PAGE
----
There has been a quiet revolution in the social sciences. Over the past few decades new ways of working and new ways of conceiving the relation between people, practices and institutions have been developed. These have started to make possible an understanding of human conduct in complex situations that is distinct from the traditional conceptions offered by disciplines such as psychology and sociology. This distinctiveness is derived from the sophisticated analytic approach to social action that has been developed by conversation analysis combined with the fresh treatment of mind, cognition and personality developed in discursive psychology. Both of these approaches work with the displayed perspectives of participants in interaction, perspectives embodied in people's constructions and orientations. In addition, this research has exploited the new recording technology and representational forms that enable it to engage more immediately with human practices; that is, to study ‘the world as it happens’ (Boden, 1990) instead of working through the mediation of interviews, questionnaires or ethnographic field notes. This work offers a sophisticated and theoretically nuanced empiricism that focuses on discourse as the central medium for action, psychology and understanding. This book brings together researchers who have been doing discourse research in this new tradition. It features well-known contributors, some of them pioneers in their field, as well as exciting new researchers who are still early in their careers. Most come from the fields of discursive psychology and conversation analysis.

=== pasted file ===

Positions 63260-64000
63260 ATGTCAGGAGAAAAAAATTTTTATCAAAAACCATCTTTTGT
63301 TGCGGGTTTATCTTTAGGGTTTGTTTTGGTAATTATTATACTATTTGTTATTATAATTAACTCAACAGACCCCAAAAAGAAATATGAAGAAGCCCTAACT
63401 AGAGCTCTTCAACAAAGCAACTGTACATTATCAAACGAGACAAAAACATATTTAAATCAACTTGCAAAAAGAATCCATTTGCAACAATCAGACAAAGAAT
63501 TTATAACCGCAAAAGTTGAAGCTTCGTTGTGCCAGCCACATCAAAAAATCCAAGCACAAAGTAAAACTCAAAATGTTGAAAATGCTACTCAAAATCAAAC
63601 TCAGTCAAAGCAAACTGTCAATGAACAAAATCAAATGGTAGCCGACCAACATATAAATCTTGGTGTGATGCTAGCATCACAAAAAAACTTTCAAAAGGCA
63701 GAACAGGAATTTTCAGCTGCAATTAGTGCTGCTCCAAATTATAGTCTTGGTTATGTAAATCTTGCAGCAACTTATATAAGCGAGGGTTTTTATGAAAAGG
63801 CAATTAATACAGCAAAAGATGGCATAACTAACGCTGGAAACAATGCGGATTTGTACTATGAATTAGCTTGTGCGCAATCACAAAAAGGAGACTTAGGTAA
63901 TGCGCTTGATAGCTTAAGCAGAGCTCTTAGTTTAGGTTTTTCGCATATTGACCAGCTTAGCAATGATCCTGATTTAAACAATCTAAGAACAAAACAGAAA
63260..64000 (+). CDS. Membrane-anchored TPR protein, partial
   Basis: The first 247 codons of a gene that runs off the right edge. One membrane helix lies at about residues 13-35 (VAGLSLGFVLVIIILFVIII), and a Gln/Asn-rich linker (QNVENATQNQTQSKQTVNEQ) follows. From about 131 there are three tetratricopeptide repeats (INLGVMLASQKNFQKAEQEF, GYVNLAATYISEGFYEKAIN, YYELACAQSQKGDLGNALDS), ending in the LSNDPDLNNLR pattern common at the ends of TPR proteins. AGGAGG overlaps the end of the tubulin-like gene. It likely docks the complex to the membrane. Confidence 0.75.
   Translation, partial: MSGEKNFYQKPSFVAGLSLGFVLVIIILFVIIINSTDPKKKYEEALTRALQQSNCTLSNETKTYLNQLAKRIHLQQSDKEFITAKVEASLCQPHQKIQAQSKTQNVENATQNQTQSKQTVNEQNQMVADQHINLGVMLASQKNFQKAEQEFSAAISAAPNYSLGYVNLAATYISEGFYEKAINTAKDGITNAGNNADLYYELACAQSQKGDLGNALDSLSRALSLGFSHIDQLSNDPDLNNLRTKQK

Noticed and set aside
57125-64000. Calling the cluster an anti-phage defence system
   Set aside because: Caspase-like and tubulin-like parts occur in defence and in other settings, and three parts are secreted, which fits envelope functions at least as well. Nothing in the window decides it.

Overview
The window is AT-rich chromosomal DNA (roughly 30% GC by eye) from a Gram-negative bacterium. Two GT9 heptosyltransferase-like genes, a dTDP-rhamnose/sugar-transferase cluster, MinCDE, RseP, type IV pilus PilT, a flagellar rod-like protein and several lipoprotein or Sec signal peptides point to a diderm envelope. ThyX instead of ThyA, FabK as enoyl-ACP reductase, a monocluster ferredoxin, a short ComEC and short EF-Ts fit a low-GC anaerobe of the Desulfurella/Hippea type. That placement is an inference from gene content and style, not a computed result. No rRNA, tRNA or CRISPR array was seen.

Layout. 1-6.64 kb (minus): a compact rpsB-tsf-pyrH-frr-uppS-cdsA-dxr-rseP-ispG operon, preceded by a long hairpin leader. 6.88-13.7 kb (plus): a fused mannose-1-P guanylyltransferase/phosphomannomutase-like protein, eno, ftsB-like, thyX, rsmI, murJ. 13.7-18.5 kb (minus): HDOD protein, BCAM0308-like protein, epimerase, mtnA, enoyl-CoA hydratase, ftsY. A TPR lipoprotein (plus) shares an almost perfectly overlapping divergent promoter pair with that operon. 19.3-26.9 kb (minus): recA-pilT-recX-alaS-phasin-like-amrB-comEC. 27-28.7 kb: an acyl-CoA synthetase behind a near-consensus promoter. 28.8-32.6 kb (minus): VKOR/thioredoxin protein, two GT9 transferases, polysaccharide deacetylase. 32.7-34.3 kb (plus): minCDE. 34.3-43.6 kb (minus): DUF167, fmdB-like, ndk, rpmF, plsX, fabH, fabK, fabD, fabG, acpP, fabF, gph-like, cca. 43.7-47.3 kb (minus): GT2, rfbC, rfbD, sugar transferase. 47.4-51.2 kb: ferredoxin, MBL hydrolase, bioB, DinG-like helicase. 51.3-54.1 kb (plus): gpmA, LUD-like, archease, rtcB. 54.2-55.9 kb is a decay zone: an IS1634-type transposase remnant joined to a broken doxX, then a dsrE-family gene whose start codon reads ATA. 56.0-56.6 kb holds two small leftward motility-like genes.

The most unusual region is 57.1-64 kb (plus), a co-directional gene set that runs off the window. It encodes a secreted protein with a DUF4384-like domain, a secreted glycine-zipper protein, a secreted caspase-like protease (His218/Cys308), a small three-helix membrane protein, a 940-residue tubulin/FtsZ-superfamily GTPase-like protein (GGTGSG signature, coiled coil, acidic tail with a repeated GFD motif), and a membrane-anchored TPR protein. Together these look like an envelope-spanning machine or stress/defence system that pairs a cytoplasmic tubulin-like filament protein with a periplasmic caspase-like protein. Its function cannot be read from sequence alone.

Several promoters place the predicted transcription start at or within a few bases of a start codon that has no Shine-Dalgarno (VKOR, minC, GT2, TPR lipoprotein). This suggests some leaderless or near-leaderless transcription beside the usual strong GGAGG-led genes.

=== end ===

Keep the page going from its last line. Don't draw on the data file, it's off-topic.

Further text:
|Original language||English (US)|
|Title of host publication||Discursive Research in Practice|
|Subtitle of host publication||New Approaches to Psychology and Interaction|
|Publisher||Cambridge University Press|
|Number of pages||28|
|State||Published - Jan 1 2007|
All Science Journal Classification (ASJC) codes